Moses showed strength by recognizing his limits

Rabbi Scott Slarskey is Director of Jewish Life at Saul Mirowitz Jewish Community School.

By Rabbi Scott Slarskey

Anyone who has graced the halls of a school knows that the nature of the work within those walls is boundless.  The amount of physical effort, time, and emotional resources that students can invest in learning and that teachers can invest in teaching is without limit.  Happily we give ourselves time away from school to expand our Torah by spending time with other people and involved in different forms of exploration. . . Yeah, did you catch that?  I said “Torah!”  No — I’m not talking (just) about what’s between the rollers on that scroll hiding out in a cabinet at the front of your synagogue.  The Hebrew word “Torah” shares a Hebrew root with the Hebrew words for “Teacher,” “Parent,” and “Guide” and can be loosely translated as “Wise Guidance.” 

In this week’s parasha we catch a glimpse of a Moshe pushed beyond his limits — who could have used some time at camp or with friends.  When he overheard members of the wandering community complain about not having meat to eat, he called out to God, “I am not able, myself alone, to carry this entire people for it is too heavy for me.” (Numbers 11:15)  According to Rabbi Samson Raphael Hirsch, Moshe was expressing to God tha — though he was capable of receiving Torah and transmitting it — “I cannot form a nation for this Torah for You.”  Hirsch continues, “I cannot exercise the educative and formative mastery over the minds and feelings of the people which would lead them to such a goal.”  Moshe recognized both his abilities to understand and explicate concepts.  He saw his inability to win the hearts and minds of individuals who could form a community to breathe life into this “Wise Guidance.”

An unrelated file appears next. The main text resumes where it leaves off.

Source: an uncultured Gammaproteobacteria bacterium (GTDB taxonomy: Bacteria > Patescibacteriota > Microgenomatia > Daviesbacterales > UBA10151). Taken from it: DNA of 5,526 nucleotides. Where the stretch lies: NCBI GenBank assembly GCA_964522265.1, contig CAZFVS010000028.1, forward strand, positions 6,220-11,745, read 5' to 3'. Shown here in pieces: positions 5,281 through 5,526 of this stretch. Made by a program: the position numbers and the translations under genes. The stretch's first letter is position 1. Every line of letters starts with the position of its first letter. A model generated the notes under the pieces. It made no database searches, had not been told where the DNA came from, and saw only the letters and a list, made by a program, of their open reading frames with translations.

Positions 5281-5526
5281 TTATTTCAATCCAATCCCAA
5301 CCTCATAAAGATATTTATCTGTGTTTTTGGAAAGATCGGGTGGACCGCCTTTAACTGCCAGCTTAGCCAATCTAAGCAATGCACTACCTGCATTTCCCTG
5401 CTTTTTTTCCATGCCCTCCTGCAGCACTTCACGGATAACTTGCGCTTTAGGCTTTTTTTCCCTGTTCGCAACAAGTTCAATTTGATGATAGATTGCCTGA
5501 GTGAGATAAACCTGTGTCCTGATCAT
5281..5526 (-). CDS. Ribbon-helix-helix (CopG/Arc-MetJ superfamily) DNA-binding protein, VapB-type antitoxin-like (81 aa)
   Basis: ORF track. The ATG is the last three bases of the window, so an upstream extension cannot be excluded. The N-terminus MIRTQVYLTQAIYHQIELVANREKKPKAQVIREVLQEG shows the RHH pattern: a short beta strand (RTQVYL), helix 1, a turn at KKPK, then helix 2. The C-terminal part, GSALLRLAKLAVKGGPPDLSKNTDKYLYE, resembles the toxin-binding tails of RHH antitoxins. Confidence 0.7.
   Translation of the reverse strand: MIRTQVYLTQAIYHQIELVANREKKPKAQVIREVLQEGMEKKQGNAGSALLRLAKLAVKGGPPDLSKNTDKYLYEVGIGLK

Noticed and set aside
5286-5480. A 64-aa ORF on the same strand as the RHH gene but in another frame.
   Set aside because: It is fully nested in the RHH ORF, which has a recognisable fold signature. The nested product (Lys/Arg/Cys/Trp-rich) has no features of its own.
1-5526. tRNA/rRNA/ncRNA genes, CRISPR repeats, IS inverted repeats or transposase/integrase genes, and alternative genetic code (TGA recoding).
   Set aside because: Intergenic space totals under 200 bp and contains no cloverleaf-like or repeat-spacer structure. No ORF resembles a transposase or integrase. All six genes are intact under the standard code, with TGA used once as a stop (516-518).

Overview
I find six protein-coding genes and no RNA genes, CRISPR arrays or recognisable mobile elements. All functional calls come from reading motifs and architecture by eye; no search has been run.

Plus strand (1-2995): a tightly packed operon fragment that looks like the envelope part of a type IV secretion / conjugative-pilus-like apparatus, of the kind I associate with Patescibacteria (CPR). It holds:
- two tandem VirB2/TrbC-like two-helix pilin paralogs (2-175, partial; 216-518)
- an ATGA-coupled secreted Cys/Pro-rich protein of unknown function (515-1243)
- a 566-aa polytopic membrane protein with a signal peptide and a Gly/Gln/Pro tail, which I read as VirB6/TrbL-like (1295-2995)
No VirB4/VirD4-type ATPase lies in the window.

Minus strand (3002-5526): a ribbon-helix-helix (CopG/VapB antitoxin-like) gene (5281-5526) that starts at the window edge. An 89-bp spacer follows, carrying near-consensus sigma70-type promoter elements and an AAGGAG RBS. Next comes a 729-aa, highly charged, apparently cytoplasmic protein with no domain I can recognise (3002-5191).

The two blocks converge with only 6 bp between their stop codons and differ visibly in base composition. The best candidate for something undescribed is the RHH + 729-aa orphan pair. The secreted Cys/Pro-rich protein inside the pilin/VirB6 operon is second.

The Holy Blessed One responded to Moshe with explicit instructions to gather 70 — a number indicating inclusivity and completeness — elders, who were seen as elders, and who were constitutionally strong enough to withstand the glory and responsibility of prophecy.  

Constructivist educators recognize relationship, context, and community as essential adjuncts in creating an educational milieu wherein students may sharpen their individual understandings of ideas and co-create shared knowledge.  Could we see God as, among other things, a gifted pedagogue?  Perhaps God recognized a loneliness and incompleteness implicit in Moshe’s desperate cry.  Perhaps God appreciated Moshe’s reflective, learning leadership and sought to support Moshe’s own growth.  God therefore endowed Moshe with a community of prophetic, learning leaders.

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Many of us who enjoy a certain level of privilege choose to send our children to camp so that they may learn and lead with people and in settings that differ from the schools they experience.  As a personal exercise in spiritual/personal growth what if we each challenged ourselves to identify our “70 elders?”  If you could gather a complete council of those who you see as respected and prophetic, with whom you would like to share a language of holy, community, learning-service who would these people be?  And how might you begin to make strides to connect with them?